Beyond Community Gardening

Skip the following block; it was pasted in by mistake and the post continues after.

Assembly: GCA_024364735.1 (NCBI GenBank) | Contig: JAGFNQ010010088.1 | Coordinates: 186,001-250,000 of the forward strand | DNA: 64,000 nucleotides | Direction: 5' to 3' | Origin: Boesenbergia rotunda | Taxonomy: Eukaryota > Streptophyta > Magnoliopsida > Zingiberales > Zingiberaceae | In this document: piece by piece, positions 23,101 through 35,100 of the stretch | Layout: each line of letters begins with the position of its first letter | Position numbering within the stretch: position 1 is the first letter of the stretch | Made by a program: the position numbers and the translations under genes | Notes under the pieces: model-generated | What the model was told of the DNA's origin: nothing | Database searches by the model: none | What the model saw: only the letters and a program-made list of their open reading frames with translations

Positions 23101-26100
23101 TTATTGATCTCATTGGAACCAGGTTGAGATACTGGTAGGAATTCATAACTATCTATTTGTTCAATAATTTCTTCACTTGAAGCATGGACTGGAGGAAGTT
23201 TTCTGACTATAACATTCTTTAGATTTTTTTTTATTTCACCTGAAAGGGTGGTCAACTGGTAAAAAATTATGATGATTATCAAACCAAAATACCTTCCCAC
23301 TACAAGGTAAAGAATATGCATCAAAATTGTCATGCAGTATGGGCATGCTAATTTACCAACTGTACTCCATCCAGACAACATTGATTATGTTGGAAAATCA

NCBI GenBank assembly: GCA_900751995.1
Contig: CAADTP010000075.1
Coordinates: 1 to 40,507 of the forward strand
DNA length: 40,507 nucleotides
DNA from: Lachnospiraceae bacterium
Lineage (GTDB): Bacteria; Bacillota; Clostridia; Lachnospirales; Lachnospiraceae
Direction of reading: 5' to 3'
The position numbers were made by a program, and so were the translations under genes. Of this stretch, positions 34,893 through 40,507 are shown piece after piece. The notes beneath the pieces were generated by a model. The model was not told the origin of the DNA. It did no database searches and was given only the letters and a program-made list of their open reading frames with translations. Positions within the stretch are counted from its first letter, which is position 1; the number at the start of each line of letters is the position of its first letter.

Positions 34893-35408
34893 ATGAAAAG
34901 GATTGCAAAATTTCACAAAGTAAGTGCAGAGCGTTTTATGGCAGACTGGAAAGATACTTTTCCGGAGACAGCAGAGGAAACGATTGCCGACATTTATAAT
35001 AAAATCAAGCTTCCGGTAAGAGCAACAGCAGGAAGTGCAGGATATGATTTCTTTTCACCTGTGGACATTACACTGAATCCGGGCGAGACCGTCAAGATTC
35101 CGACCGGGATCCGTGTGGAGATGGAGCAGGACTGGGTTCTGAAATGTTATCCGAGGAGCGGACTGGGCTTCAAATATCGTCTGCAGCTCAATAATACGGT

[Punch Sound] [Punch Sound] Andrew: -that might be me in the shot Rashelle: Let’s see it. Andrew: It’s recording right now. Good? Rashelle: Yeah, you’re good! Andrew: Perfeeeect! Hashtag WideAngleLens! What Whaaaaat! Rashelle: I’m just gunna adjuuuuust- ok. Andrew: I just like felt this huge sense of failure [Moving Cello Music Begins] Ummmmm, because I haven’t communicated what this space is and I like, I feel like a lot of people in DuPage, like, we kind of all sense it, I think. Subliminally, under the surface Maybe we don’t wanna talk about it ’cause it’s kinda ugly? But like, people in DuPage County like don’t know what’s up. They really don’t. Ummmm, and so I went to a school. I’m privileged to be able to say that I went to a school in northern Wisconsin where it was 500 students it was an Environmental Liberal Arts college, my major is in Sustainable Community Development with a focus on Native American Studies and Sustainable Agriculture, so I have this lens, I’ve been *gifted* this lens I feel like Moses ’cause I’ve like seeeeeen the promised land I’ve seen what *can be* and now I’ve come back to DuPage and talking to people, like they’re just like cross-eyed when you talk to them about this stuff. You’re like, “oh yeah- like, communally-owned land.” People’re like [shocked face] “That’s not a thing.” “What are you- what are you talking about, you can’t do that here.” [Crowd laughs] Andrew: And so like, the fact that the Theosophical Society has gifted us this space and allowed for us to be able to create a sacred space of communal land ownership as a demonstration to our own community not only of OUR power, and OUR might, and OUR ability to work together as a team, and OUR ability to have representative democracy on a local- a HYPER local level but also just to demonstrate OUTWARDLY to the community that we can have a communal space. Ummmm, and it can work, and it can be beautiful and it can produce a ton of food, and it can be a blessing to the community and to ourselves. So, that’s why I wrote this poem. The Sustain DuPage Victory Garden Is NOT a community garden. That name has been colonized. The hegemonic understanding of that name is that it is a garden of fractured properties. The Sustain DuPage Victory Garden is NOT a community garden because a community garden that is plotted and divided is an oxymoron. We refuse to be plotted and divided. We are an intentional garden of social claim. Each leaf is not belonged to anyone. We belong to the garden. Our nutritional obligation is thanks to these hands, and this soil, a gifted space. Our gifts, Her gifts, their gifts, shared interchangeably. Indivisible. Bounty and abundance delineated to and from All. Failure, in partnership- shared. Success, in partnership- shared. Hearts shared. Minds shared. Usufruct. Ejido. Giardino povera. Nießbrauch επικαρπία Land held in common. Provided and received internally. Enjoyed. Laughed over. Cried into. Blessed space. Gratefulness embodied in culture. Victory over fear. Victory over a scarcity mindset. Proof of abundance. Rooted to DuPage. Sustained by Mother Earth. Joy, in connection. That’s the poem. [Cheering/Applause]

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